Sometimes, you just need to treat yourself, which is exactly what I did when this card showed up on eBay and was sitting well below its historical pricing averages. I threw in a bid and snapped it up. I've talked about this before, but for the Granderson collector, 2008 Heritage (and Heritage High Numbers) is an outstanding set. Not only do the cards look great but they have that wonderful vintage-y, thick cardstock. The Red Autograph here is certainly a highlight. It matches up so well with the red of the card, and the hand numbering seals the deal.

When push comes to shove, and I'm flipping through my autographed Granderson cards, it will be items like this that stand the test of time, pushing sticker-bound and ultra-shiny competitors to the wayside.

Tuesday, September 15, 2009

Curtis Granderson On The Trading Block?

If you were to read this headline in today's paper, who would you guess was the author:

Curtis Granderson's Stock Might Be Slipping

If you guessed Lynn Henning, you would be correct. Now, for the non-Tigers fans among us, Lynn Henning has spent the season with a baffling fascination for the relative failure of Curtis Granderson and has pitched the possibility that Granderson will be traded this offseason time and time again.

Shut up. Lynn Henning is fast becoming to the Detroit Tigers what Michael Rosenberg has become to the University of Michigan and Rich Rodriguez.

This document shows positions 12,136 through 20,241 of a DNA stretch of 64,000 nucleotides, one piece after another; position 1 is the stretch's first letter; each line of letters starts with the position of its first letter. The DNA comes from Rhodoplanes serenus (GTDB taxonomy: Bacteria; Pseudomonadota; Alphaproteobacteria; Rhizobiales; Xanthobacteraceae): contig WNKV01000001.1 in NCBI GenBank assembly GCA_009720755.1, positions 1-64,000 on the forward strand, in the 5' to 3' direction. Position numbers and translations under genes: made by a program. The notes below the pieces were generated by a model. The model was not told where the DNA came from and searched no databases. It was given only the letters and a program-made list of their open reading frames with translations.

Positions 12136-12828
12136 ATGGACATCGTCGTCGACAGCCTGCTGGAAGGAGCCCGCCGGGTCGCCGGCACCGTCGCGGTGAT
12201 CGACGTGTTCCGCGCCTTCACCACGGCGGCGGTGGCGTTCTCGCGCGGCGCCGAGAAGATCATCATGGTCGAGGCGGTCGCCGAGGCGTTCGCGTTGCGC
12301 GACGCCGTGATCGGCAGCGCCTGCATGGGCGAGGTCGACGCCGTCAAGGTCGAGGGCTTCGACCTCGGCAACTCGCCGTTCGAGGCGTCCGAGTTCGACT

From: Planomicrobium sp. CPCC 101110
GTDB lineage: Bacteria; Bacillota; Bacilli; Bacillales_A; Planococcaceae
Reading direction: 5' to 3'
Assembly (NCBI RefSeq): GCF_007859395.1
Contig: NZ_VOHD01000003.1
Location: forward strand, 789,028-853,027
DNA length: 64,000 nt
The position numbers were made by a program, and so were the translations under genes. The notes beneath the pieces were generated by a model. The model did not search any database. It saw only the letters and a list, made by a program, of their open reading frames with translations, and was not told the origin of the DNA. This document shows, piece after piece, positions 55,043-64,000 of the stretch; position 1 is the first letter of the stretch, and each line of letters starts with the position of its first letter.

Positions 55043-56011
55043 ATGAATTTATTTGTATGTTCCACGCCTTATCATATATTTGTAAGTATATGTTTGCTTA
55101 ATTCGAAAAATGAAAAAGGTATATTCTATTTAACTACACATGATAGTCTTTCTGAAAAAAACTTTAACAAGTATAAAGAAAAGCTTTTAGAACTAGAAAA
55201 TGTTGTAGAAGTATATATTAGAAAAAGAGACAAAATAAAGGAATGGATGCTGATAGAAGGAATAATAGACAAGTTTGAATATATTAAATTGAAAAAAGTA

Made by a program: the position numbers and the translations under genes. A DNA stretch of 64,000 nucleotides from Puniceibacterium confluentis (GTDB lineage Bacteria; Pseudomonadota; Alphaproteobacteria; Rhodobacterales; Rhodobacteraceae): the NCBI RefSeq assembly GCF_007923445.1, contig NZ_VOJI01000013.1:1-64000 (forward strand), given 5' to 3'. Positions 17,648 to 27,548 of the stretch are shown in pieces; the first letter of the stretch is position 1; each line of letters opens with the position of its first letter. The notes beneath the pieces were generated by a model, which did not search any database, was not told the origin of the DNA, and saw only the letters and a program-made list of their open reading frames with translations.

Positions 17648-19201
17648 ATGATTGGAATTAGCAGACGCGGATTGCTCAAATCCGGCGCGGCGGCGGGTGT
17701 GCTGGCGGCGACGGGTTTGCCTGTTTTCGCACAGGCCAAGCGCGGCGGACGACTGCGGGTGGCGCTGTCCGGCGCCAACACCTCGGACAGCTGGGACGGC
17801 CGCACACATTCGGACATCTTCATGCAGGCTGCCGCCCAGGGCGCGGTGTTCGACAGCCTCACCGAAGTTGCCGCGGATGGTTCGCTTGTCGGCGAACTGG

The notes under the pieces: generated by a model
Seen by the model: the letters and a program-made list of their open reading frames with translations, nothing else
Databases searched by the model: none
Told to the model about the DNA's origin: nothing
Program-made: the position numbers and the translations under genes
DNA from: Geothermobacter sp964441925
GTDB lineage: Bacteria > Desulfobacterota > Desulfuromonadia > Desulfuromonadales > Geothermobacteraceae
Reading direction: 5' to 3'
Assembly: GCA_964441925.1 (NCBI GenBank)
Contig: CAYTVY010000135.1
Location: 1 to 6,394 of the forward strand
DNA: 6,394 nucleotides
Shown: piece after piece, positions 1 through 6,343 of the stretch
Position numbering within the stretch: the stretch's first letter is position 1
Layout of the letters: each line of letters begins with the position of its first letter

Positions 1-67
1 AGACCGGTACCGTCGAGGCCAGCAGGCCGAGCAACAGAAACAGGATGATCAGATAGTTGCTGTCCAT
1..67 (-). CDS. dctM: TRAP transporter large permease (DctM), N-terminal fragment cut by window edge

Since it is early in the morning and I am eating breakfast, I'm not going to go into a rant and use tons of supporting evidence etc. and instead just pose this question:

Why would the Tigers trade Curtis Granderson?

Let me elaborate. He is 28 years old, known in baseball terms as "entering his prime." He has had a weird, and kind of rough season with his batting average taking the biggest hit. Well, he's also about the set career highs in walks. He has struggled against lefties, no doubt, but in that 2007 season when everybody in the world was on the Granderson bandwagon, he only hit .160 against lefties. As the Ink Stained blog pointed out last week, Ryan Howard hits just .199 against lefties. Grady Sizemore goes .216, and Carlos Pena hits .211. I'm not saying that as a point of defense, but rather that it is hard to write off a player entirely because he can't hit left-handed pitching, especially when he showed signs of improvement one year ago (.259 against LH pitching), and especially when he was anointed as the next great thing two years ago. Regression is ok, if there is improvement in the future--and there is no reason to think that Granderson can't improve.